So there's money behind this self-described "pizza tavern," and a certain amount of corporate stability. HUSA is clearly riding the recent trend that has seen bars blending with restaurants, along with the surge of interest in craft beer and pizza - both of which have undergone a renaissance here in the past few years.

In a booming restaurant market like ours, so many operators rush to get in the game that you end up with a certain percentage of derivative, paint-by-numbers places such as City Oven. I could have shrugged the spot off had the contrast with Crisp - another Heights pizza tavern with an emphasis on craft beer - not been so stark.

Crisp has been put together well enough - by other pub owners from Pub Fiction, as it happens - that it yields more pleasure than pain. Its premium wine system and temperature-controlled storage puts the dreary choices and abysmal wine service at City Oven to shame. The beer selection is far more varied and intelligently served.

And the pizzas at Crisp can be surprisingly good, a phrase I would not apply to a single pie I sampled at City Oven. A thin-crusted Sicilian pie one evening at City Oven tasted not so much of pepperoni, Italian sausage and baby portobella mushrooms as it did of salt. Lots and lots of salt.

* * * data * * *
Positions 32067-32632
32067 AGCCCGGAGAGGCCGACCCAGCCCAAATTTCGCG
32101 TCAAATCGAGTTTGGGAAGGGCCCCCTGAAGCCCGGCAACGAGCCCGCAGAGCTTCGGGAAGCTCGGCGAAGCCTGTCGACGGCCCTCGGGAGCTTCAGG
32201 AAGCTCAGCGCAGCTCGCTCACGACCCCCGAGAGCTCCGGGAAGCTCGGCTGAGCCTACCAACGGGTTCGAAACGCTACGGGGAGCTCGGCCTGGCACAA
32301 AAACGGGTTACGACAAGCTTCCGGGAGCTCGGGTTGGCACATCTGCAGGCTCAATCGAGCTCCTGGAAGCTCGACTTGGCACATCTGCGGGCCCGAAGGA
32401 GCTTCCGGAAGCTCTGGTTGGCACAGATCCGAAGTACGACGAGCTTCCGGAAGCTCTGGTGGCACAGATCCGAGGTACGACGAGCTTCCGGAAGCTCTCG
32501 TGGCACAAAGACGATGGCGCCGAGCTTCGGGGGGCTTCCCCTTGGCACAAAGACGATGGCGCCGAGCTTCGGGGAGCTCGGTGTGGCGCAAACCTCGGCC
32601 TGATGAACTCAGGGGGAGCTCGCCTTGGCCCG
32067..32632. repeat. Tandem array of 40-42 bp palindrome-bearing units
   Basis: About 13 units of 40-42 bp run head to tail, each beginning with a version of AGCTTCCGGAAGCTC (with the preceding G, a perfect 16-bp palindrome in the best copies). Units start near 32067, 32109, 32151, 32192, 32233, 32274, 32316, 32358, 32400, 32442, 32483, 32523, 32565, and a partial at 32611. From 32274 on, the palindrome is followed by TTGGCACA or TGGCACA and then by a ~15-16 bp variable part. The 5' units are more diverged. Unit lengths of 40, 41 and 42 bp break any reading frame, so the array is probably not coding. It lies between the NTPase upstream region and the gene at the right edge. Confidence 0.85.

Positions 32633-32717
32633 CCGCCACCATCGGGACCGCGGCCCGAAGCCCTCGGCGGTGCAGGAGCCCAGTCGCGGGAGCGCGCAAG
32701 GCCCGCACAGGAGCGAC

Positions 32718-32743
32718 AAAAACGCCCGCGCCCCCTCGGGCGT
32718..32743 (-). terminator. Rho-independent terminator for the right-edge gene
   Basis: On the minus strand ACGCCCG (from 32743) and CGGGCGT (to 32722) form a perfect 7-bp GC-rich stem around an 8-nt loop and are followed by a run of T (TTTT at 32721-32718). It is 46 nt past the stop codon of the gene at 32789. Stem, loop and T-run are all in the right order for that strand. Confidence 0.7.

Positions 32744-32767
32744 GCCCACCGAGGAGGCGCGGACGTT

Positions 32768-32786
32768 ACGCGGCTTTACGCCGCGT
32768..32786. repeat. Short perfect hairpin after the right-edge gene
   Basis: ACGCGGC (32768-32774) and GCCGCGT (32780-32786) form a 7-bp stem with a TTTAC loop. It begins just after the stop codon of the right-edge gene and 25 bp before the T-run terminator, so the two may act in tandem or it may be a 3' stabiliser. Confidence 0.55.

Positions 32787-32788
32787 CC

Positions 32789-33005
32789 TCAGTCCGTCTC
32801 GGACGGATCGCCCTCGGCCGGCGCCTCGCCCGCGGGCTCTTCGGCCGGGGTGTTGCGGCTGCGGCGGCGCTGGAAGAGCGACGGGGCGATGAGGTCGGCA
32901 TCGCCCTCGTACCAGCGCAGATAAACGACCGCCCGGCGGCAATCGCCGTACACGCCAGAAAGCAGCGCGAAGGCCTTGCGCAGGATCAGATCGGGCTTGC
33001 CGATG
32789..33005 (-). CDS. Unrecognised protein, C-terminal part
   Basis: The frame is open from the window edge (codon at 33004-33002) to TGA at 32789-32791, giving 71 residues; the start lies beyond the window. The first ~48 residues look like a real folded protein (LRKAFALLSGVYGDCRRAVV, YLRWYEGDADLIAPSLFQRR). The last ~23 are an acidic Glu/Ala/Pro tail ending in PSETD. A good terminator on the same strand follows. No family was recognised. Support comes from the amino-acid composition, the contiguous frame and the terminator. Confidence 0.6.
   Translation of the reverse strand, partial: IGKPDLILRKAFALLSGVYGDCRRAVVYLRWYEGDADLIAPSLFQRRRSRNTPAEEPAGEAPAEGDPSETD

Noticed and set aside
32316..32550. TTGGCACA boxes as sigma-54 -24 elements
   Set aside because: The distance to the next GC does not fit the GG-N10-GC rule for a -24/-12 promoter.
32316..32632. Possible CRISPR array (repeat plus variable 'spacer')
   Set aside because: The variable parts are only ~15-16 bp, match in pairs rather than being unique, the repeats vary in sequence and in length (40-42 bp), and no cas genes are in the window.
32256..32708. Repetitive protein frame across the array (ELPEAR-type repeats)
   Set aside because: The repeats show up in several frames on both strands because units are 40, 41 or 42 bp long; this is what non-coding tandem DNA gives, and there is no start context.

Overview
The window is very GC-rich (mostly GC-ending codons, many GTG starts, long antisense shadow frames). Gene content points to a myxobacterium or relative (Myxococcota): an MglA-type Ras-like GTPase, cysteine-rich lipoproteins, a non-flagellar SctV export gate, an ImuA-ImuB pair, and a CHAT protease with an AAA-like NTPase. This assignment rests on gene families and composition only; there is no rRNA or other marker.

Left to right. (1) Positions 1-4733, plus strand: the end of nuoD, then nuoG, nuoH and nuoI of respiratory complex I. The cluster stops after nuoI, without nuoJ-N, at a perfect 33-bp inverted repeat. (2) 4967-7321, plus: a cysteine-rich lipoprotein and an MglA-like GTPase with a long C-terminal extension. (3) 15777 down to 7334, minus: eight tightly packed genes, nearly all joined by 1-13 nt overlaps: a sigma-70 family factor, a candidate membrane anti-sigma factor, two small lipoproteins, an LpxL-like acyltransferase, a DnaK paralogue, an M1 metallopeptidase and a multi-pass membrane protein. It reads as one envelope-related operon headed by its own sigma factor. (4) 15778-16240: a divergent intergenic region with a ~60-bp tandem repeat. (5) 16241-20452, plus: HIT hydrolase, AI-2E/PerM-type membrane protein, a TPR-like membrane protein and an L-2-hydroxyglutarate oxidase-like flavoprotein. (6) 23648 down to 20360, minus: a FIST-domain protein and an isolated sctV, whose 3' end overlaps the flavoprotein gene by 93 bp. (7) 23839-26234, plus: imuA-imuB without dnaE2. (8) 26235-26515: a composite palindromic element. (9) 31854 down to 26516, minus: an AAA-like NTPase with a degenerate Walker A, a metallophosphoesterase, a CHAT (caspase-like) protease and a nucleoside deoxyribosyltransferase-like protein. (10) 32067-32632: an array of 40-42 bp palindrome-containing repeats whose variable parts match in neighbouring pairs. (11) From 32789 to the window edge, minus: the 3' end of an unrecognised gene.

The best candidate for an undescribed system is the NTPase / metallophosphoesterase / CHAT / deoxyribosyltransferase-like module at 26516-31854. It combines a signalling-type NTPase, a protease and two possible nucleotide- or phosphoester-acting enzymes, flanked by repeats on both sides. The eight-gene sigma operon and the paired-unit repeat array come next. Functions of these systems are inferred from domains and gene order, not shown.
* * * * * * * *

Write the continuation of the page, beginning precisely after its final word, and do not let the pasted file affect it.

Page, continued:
A thick-crusted "traditional" Heights Special pie featured an overbearing breadlike crust as a platform for processed artichoke hearts, feta, roma tomato, green olives and red onion. Its sparse scattering of dryish grilled chicken hunks did nothing to change my opinion that chicken does not belong on a pizza.

Best of the lot was a thick-crusted "White Oak" pizza, named for the street on which City Oven sits, that was a simple, extra-cheesy variant on the classic Margherita. Fresh tomato slices and basil leaves gave it some spark, and the creamy olive-oil-and-garlic base picked up all that molten provolone and mozzarella.

Alas, the White Oak grew stodgier and less appealing as it cooled, so that by the end of a second piece I had had enough. Two pieces of pizza? That's some kind of record for me. Not the good kind.